Markets in everything

by on November 20, 2006 at 2:22 pm in Economics | Permalink

Wuhan, my hometown in Central China, plans to sell the right to name streets, bridges, public plazas and high-rise buildings to businesses in exchange for money the municipal government desperately needs to make up for a "funding shortage in government operations."

Here is the story, and thanks to Petras Kudaras for the pointer.

Robert Tagorda sends along a story of governments doing the buying rather than the selling:

State leaders have tried for years to get more minority and low-income high school students to take tougher classes. One group Thursday proposed an eye-opening idea: Pay students to take the classes.  The Minnesota Private College Council called on the state to spend $50 million a year to pay eligible high school students who take and pass college-prep classes.

Alex once blogged on Roland Fryer, and paying students to get better grades.

1 theCoach November 20, 2006 at 3:00 pm

I could get behind paying students to take tough classes, but the media firestorm when the first major corruption scandal involving the program will be a a conventional wisdom pundit’s dream.

2 bhauth November 20, 2006 at 4:51 pm

Tyk, the metric is grades, and schools are already paying that price there.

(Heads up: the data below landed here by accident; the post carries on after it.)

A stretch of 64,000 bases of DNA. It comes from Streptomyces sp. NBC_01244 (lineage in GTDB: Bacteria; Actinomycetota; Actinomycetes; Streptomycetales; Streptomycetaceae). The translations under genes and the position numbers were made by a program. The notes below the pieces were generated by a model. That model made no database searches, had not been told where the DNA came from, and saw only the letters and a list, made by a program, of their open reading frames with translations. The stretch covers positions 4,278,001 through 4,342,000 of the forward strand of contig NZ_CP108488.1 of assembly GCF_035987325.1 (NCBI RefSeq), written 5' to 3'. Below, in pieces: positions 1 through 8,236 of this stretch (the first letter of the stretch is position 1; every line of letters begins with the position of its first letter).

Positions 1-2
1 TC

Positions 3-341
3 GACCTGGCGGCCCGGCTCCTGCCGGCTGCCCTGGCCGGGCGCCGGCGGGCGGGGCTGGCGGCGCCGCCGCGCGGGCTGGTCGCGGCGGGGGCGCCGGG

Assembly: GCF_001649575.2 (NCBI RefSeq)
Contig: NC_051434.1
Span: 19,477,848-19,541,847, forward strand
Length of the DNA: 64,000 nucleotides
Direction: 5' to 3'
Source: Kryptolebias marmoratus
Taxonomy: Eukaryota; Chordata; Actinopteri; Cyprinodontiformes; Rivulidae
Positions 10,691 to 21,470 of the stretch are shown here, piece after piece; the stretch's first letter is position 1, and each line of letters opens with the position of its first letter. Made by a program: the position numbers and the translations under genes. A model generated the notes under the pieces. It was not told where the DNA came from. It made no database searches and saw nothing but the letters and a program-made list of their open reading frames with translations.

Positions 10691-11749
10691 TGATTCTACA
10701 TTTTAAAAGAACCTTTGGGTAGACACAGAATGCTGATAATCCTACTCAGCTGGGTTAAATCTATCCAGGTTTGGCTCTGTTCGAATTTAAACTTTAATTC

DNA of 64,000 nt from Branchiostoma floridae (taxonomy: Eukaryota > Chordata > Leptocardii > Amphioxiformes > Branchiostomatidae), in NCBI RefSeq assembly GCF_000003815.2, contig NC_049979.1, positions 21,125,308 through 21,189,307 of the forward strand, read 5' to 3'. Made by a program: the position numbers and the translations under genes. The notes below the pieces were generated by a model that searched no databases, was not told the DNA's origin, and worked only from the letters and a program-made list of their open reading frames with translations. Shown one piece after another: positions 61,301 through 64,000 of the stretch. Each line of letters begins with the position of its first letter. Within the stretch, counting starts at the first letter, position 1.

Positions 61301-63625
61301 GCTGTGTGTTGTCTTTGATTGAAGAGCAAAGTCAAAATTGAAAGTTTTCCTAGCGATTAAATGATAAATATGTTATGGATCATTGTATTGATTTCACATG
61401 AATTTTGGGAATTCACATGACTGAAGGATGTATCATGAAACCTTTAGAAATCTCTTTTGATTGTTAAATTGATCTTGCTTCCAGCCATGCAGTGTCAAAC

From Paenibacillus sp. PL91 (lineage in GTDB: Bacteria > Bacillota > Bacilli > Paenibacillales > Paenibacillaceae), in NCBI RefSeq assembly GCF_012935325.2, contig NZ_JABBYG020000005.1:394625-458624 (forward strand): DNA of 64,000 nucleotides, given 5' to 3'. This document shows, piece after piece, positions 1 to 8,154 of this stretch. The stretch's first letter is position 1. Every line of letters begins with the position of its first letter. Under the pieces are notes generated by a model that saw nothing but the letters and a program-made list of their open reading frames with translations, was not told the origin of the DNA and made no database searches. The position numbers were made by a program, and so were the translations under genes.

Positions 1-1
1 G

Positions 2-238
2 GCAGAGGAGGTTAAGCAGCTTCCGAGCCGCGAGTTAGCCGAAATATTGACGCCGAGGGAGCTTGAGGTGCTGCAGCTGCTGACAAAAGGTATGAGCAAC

3 Matt November 20, 2006 at 5:38 pm

It’s not quite selling the street names, but while in the smallish Russian city of Pushkin (home of one of the Tzar’s summer palaces, near St. Petersburg) a few weeks ago I noticed that all the street (not traffic, but the street name and building number) signs had advertisments on them.

4 EclectEcon November 20, 2006 at 10:07 pm

I hope they put the naming rights on E-Bay!

5 Bill Conerly November 21, 2006 at 12:51 pm

Regarding students, there was an old Job Training Partnership Act program trying to get disadvantaged youth through high school. They found some kids who did not have diplomas solely because they had failed to serve the detention time they had been ordered to serve for tardies and unexcused absences. Your tax money paid these kids minimum wage to serve their detentions. They got the diplomas, and the agency bragged about a program that got disadvantaged kids through high school.

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